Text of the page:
University years

Can we fight female infertility?

Since after one week of holidays back in my hometown in the South of Italy I kind of stabilised myself and recovered a little bit from the PhD stress, this Sunday I can eventually move on from the sad topics of depression and anxiety during PhD studies and I can finally write about my bachelor thesis in Molecular Biotechnology. As I have already mentioned a couple of posts ago, I decided to apply to the Developmental and Stem Cells laboratory for my thesis and eventually they accepted my request.

Unfortunately, I was not aware of the new regulations on bachelor thesis that the University of Pavia approved, that involved the rule of having only literature reviews on a topic in the lab of choice. Therefore, when I first met the researchers and doctoral students there, I was offered only with some main topics that I had to eventually develop in order to talk about the state of art and the advantages/disadvantages of that technique/topic. It was a bit sad and upsetting not being able to put my hands on the lab bench to actually create some data, but I did not actually have any choice and I had to stick with the rules. However, even if at that moment I was a bit unmotivated by writing a thesis just by reading papers, I eventually learnt how to properly do a literary search on a topic and it taught me to critically read papers and find gaps in research that I could and would eventually fill in.

Therefore today I will write about the state of art of the in vitro maturation (IVM) of murine follicles in alginate matrix, a topic that in the end I found out was very much related to my life, since my mother had to use an in vitro fertilisation (IVF) in order to be able to get pregnant and eventually have me. But let’s start from the beginning and let’s talk about the main problem that required the development of such techniques: infertility.

Infertility is a pathology of the feminine and masculine reproductive system, that affects more and more couples around the world, and it is defined as the inability to conceive from women in reproductive age (15-49 years). Over the years many techniques have been developed to treat infertility and among these the most used ones involve the IVF, like the intrauterine insemination (IUI) that involves injection of washed sperm into the uterus with a catheter, the in vitro fertilization with consequent embryo transfer in utero or the intracytoplasmatic injection of the spermatozoon and  transfer in utero. Even if the survival of the embryos and the success of pregnancies are high, a disadvantage of this techniques is the hormonal treatments that women have to do before having a controlled ovulation: this can be threating to the women’s health, since there might be the risk of developing polycystic ovary syndrome (PCOS) or hyperstimulation ovarian syndrome (OHSS).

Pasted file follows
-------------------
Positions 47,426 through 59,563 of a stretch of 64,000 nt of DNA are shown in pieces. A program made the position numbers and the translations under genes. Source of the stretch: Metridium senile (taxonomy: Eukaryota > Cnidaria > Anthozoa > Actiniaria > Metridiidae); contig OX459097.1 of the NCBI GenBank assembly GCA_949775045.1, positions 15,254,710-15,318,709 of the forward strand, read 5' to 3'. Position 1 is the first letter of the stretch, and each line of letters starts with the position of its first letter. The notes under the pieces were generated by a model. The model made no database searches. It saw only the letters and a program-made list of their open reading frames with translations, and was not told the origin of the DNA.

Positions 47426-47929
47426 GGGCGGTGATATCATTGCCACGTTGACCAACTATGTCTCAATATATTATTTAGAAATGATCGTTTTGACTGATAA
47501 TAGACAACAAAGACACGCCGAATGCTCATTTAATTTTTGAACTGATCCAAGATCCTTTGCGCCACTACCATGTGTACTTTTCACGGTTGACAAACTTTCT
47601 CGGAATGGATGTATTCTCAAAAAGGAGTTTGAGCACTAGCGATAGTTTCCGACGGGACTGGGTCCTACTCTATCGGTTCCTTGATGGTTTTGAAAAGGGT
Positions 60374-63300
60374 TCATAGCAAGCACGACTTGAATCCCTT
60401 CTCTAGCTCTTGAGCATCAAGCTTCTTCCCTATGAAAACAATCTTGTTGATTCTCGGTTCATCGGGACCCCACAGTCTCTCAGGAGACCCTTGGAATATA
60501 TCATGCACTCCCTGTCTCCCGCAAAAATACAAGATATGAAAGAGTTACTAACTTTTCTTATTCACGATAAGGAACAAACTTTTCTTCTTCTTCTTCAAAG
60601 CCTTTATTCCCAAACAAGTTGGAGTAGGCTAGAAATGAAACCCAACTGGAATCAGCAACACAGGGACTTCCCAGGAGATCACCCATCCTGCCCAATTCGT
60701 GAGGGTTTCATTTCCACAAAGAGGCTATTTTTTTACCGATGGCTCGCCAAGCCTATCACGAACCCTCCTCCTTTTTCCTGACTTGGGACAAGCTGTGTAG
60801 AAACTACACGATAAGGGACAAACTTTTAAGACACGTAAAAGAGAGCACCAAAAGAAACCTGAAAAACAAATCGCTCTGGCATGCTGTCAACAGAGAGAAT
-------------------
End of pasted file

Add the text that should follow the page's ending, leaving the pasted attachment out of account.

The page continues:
An alternative method, used when it is not possible to apply the IVF techniques, is the IVM of immature ovarian follicles, that allows women to skip the hormonal treatments. However, to this date there is no standard protocol able to allow good yields comparable to the ones where the oocytes have completed the maturation in vivo. Currently, the IVM protocol with the best yields in terms of meiosis recovery and competency to the embryonic development involves the use of a two-dimensional culture system. However, the knowledge of the maturation process of the follicles (a complex structure composed of the oocyte, the cell that will then be fertilised, and the follicular cells, that support and direct its growth) emphasises how the maintenance of the follicle spherical morphology and the contacts between the oocyte and the follicular cells are essential for a proper completion of the maturation process of the feminine gamete (see picture below).

“Schematic of the various stages of follicles in the human ovary”. Highlighted in red is the stage where the follicles are retrieved from women for the IVM. From infertile.com

Consequently, it emerged the need of developing protocols able to sustain the growth and the three-dimensional development of the follicle outside the ovarian compartment. To date, researchers developed mechanical approaches (like moving cultures) or cultures that involve the use of biomaterials that incapsulate the follicle in their inside, in order to prevent the flattening of the follicle and its adhesion to the supporting culture. During my literature review for my Biotechnology Bachelor thesis, I focused on the technique that involve the culture of preantral murine follicles on alginate matrix, a natural bio polymer produced by brown algae that, thanks to its chemical-physical characteristics, gave promising results on human follicles as well.

Indeed, the high biocompatibility, the high affinity for water and its manageability made alginate one of the principal biomaterials used in the cellular micro-encapsulation, and its ability to form hydrogels in the presence of calcium, its biochemical characteristics and its structure make it a good candidate to support the in vitro culture of complex three-dimensions structures like the ovarian follicles. However, even if almost 6 years already passed since I wrote this literature review, research in this field is going slow and the promising data obtained are still not conclusive. Therefore, I believe that more effort should be put in this field, in order to allow women with infertility to be able to conceive babies without the risks of hormonal treatments.

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